Nichol’s dwarf mouthbrooder are classed as omnivorous so will require a mixed diet to keep them at their best. For the staple diet offer small cichlid pellets or a quality commercial flake but this will need to be varied with regular feedings of live or frozen foods. Brine shrimp, bloodworms and daphnia are ideal. You can also offer extra vegetable matter in the form of blanched peas or chopped cucumber.


Mature males will grow slightly larger than mature females and will display a brighter colouration. Some male specimens may also develop extended finnage but not all.


As you can see from their common name, they are a mouth brooding species and it is the female that holds the eggs and fry when they hatch. It is best to use a separate breeding tank and you will need several females to add to the tank with one male. They are not difficult to get to breed but it will help if you condition the parent fish on meaty foods for a couple of weeks prior to spawning. This will also help to build up strength in the female fish.

The male will prepare a nest in the substrate by digging out a pit and then he will try to entice the female over to deposit her eggs. The male will display to the females and when a female is ready to spawn she will swim over to the pit and the male will nudge her to encourage the eggs to be laid. Once the eggs are laid the female will scoop them into her mouth and then swim to the male and hold her mouth near his vent so that he can release the milt which is then also scooped into her mouth for fertilisation.

The eggs will take approximately 10 days to incubate the eggs and to hold the fry until they are free swimming, at this point she will release them so that they can feed.

Once the fry are released they can be fed on newly hatched brine shrimp, or a commercial egg layer fry food until they are large enough to digest the same food as their parents.

The female should be rested for at least 3 weeks before you attempt to use her for breeding purposes so that she can regain her full strength.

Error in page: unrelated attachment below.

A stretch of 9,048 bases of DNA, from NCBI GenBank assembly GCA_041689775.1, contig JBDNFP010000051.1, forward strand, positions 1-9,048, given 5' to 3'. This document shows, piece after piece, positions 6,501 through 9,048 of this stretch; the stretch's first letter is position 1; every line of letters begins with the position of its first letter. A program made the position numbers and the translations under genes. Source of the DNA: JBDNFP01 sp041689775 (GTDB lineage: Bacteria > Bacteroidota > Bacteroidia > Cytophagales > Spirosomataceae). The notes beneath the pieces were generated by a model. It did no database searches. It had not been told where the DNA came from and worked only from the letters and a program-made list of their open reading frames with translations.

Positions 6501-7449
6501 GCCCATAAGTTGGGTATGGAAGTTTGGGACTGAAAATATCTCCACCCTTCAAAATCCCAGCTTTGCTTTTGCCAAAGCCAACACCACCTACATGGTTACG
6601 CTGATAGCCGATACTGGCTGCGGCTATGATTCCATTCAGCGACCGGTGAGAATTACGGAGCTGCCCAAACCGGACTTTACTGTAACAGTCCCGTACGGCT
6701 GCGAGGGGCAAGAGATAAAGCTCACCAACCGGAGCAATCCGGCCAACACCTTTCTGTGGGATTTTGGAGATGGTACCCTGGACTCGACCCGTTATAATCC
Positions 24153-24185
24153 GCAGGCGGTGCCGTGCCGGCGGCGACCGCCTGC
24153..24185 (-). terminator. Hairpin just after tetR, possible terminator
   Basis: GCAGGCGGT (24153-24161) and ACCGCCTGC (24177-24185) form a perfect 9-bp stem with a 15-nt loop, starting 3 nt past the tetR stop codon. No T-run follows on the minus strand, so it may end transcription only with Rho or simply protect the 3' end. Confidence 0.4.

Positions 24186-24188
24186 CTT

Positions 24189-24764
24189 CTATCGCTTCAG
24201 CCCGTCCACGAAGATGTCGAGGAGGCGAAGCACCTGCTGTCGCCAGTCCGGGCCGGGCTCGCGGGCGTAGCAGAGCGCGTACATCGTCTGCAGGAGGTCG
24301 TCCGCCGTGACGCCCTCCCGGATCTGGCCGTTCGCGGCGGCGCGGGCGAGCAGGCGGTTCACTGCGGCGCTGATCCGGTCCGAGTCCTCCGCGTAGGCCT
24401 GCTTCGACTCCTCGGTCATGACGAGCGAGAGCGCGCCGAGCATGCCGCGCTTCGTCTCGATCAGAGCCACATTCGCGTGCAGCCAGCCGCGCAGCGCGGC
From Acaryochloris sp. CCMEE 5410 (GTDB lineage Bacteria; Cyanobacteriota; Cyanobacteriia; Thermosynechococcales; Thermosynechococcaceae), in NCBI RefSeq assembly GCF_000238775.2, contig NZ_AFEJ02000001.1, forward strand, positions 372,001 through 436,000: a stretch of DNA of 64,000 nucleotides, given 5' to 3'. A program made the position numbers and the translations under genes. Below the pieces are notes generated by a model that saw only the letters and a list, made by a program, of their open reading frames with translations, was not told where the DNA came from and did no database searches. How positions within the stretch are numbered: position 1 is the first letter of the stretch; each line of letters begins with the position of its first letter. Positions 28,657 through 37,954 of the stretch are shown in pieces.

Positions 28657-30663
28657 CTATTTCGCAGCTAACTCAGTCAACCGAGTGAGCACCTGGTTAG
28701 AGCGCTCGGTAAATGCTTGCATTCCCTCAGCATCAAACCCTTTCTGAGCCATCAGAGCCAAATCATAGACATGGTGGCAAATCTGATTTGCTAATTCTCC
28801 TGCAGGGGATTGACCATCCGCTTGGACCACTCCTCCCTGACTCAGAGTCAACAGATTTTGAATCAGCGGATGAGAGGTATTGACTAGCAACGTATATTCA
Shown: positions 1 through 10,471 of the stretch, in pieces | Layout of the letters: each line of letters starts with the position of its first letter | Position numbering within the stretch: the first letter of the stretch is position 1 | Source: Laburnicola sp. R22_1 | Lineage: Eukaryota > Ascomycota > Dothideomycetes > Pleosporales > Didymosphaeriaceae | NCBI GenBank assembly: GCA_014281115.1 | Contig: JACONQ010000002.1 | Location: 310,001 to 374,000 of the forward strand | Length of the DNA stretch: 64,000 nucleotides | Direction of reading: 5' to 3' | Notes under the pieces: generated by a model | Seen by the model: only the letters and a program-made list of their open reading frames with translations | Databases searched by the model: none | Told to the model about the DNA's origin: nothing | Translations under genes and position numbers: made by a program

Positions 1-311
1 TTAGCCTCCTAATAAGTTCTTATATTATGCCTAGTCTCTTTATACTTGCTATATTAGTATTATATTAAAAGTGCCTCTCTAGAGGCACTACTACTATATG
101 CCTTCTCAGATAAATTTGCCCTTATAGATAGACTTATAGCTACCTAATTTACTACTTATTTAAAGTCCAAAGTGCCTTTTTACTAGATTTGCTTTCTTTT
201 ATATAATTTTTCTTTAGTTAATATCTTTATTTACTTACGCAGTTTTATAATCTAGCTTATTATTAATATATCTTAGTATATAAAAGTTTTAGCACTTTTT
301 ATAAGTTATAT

Bought by from’ dwarf mouthbrooder, picture 1 Nichols’ dwarf mouthbrooder, picture 2

Did you know?

Please, verify whether your login and password are valid. If you don't have an account here, register one free of charge, please. Click here to close this box.

You have been logged out successfully! This box will close automatically!

Something went wrong during processing your message, please try again!

Your message has been sent, thanks a lot!

Page has been saved, refresh it now, please!

The page has been created, you will now be redirected!

URL already exists!

Path to the photo is not unique!

Really delete this page from the database?

The page has been removed successfully, you will be redirected now!

The page couldn't be deleted!!

Unfortunately this page doesn't allow discussion. Please, find any other page that fits your area of interest as over 99% of our pages allow discussion. The reason why no discussion is allowed here is this page is too general. Thanks a lot for understanding! Click here to search, please!

Really delete this comment from the site?

Really delete this image from the site?

Really delete this image from the site?

Selected comment has been removed successfully!

Selected image has been removed successfully!

Either login or email address is required

Account has been recovered, please check your email for further instructions